And if you think he’s exaggerating, then let me quote our photographer, Rémi Dargegen, who reported back to us right after the photo-shoot, saying, “It’s amazing, just amazing. The place is incredible… the most impressive thing is the sheer quantity of cars hidden in the barns.”
Amazing, just amazing
It all began with the grandfather of the family that currently owns the collection: back in the 1950s, he dreamed of conserving the heritage of pre-War cars in museum surroundings, focusing on the great French brands and famous body shops. This gentleman was an entrepreneur with a transport company in the west of France and he was a serious enthusiast: he even exhibited a roadster that he’d built himself at the Paris Motor Show in the 1950s. Sadly, during the 1970s, his dream fell apart when his business suffered a setback and he was forced to sell some 50 cars. After that, the rest of the collection stayed totally untouched, all these years, until its very recent discovery.
Only the most famous brands, the most admired coachbuilders
These motor cars, explains Artcurial, have been tucked away in various outbuildings and left under makeshift corrugated iron shelters – cars that include Bugatti, Hispano-Suiza, Panhard et Levassor, Delahaye, Delage, Maserati and Ferrari. There are several Talbot-Lago T26s buried in the collection, one of them a very rare Grand Sport Aérodynamique – and an opulent Cabriolet once owned by King Farouk. But it’s not just the marques that are enough to take your breath away: many are clothed in bodies by the most admired coachbuilders of their day, names such as Chapron, Million-Guiet and Saoutchik. Found sheltering in a garage was one of just three Maserati A6G 2000 Berlinettas with coachwork by Frua, dating from 1956. And then, beneath piles of magazines, they discovered something even more exciting…
Beneath piles of magazines: Alain Delon's lost Ferrari 250 California
…a Ferrari 250 GT SWB California Spider, with covered headlights, a car whose first owner was comedian Gérard Blain. But according to Artcurial, the intriguing history of this – surely the last barn-find California SWB Spider ever to be unearthed – doesn’t stop there. Blain sold the Ferrari to actor Alain Delon, who was on several occasions photographed at the wheel – accompanied, in 1964, by Jane Fonda (during the filming of ‘Les Félins’) and later by Shirley MacLaine on the Côte d’Azur.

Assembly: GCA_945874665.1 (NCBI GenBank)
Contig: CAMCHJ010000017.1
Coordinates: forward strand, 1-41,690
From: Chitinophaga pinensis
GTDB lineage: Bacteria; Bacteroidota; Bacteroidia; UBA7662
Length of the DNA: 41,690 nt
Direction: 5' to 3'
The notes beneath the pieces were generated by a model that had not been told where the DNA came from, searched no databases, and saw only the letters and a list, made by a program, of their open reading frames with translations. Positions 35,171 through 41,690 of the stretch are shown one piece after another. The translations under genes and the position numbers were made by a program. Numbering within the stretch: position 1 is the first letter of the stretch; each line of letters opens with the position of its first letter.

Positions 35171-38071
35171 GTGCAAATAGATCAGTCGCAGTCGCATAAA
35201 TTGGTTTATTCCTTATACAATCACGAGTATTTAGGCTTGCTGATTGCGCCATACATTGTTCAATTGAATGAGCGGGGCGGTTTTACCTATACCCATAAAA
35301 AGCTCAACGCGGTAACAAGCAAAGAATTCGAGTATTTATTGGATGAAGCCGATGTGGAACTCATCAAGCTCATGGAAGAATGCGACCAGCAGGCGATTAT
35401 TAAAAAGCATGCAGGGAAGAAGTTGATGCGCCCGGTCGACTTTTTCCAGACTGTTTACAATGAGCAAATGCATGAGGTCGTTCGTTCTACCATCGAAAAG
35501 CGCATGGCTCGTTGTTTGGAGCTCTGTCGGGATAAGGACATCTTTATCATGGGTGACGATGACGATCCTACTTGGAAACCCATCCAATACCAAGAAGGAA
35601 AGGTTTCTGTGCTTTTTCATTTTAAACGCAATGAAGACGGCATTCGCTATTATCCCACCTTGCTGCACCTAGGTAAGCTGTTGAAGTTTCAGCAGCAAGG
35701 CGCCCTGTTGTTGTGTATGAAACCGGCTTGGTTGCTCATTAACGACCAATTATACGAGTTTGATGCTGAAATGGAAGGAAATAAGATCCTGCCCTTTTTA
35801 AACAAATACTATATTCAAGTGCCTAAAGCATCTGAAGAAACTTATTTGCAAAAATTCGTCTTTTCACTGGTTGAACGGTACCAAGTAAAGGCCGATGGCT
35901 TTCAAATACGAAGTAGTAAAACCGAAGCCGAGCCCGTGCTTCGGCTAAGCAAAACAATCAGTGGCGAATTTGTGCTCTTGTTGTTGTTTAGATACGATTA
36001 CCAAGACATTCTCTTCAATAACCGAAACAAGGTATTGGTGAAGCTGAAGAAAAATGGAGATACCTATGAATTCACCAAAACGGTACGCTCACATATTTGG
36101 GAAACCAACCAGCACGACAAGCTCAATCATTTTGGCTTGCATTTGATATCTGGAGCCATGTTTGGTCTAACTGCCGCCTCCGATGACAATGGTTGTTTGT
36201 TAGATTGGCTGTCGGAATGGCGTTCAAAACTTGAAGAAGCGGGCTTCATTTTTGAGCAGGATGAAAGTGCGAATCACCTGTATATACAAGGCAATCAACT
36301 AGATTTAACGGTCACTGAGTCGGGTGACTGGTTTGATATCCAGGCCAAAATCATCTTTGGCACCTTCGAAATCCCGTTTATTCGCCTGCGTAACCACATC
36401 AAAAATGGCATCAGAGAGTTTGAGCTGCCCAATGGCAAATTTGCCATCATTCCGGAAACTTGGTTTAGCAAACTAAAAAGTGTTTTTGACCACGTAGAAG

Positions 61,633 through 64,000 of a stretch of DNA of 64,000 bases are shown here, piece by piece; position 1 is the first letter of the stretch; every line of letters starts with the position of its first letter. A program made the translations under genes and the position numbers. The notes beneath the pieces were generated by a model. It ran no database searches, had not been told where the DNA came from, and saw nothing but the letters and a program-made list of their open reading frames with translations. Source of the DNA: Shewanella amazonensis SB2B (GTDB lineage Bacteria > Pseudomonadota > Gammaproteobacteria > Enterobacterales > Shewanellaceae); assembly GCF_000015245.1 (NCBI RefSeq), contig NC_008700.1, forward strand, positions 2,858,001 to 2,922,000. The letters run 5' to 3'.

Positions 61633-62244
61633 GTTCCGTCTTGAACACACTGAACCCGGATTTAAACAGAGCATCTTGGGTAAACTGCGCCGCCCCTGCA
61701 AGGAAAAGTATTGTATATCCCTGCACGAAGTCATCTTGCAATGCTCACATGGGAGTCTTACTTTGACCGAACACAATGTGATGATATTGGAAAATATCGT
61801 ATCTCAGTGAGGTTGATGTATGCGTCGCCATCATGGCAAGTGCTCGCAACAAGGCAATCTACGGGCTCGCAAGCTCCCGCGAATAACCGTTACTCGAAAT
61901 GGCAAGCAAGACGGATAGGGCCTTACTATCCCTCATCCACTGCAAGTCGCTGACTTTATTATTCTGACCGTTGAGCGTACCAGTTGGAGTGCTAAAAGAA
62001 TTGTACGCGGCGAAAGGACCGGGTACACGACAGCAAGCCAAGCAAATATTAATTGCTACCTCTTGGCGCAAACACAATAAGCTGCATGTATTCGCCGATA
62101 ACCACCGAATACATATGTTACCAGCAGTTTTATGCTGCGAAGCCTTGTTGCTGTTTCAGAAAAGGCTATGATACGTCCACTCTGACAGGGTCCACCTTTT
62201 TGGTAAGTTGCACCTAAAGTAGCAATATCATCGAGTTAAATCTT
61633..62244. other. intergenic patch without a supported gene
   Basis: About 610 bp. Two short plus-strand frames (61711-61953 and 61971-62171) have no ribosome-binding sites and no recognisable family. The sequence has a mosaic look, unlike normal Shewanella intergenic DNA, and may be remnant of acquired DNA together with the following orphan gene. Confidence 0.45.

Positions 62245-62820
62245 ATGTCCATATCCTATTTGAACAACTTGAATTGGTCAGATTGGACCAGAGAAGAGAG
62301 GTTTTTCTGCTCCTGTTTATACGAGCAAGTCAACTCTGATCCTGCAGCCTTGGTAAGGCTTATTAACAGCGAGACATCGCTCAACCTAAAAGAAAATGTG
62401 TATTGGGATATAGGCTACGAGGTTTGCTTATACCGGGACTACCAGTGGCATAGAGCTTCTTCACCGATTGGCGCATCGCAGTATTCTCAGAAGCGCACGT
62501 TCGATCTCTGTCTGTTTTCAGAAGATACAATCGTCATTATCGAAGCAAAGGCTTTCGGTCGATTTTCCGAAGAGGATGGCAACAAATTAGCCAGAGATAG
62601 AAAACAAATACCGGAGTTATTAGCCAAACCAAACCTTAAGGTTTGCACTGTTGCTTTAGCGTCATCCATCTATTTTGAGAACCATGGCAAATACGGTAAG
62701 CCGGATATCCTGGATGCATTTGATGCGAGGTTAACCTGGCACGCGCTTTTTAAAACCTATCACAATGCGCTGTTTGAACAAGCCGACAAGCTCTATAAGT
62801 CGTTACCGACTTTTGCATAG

A mystery to marque historians
Even the wife of the original collector didn’t know whether he’d sold the California or still owned it, and their children knew nothing about the car until they came across it, a few months ago, hidden under those old newspapers. So it’s hardly surprising that the whereabouts of this important, Pininfarina-designed cabriolet have been – until now – a mystery to marque historians.
What a discovery!
What a discovery: and it’s hard to guess at the sort of interest it’s likely to generate among collectors. Fortunately, we won’t have to wait long to find out, as the California Spider will be offered – along with the other 59 cars in this amazing collection – by Artcurial Motorcars in the first part of its traditional auction at the Rétromobile Salon, on 6 February 2015, in Paris.
Like Lord Carnarvon entering Tutankhamun’s tomb
Matthieu Lamoure, managing director of Artcurial Motorcars, likens the experience of first being shown the barn finds to “Lord Carnarvon entering Tutankhamun’s tomb”. In his opinion, “Not since the revelation of the Schlumpf Collection in Mulhouse has such a group of emblematic automobiles been disclosed and, what is more, in such original condition. The magic of these 60 mysterious mechanical creatures is more like a giant work of art: the unrealised dream of their owner.”
Photos: Rémi Dargegen for Classic Driver © 2014. All rights reserved.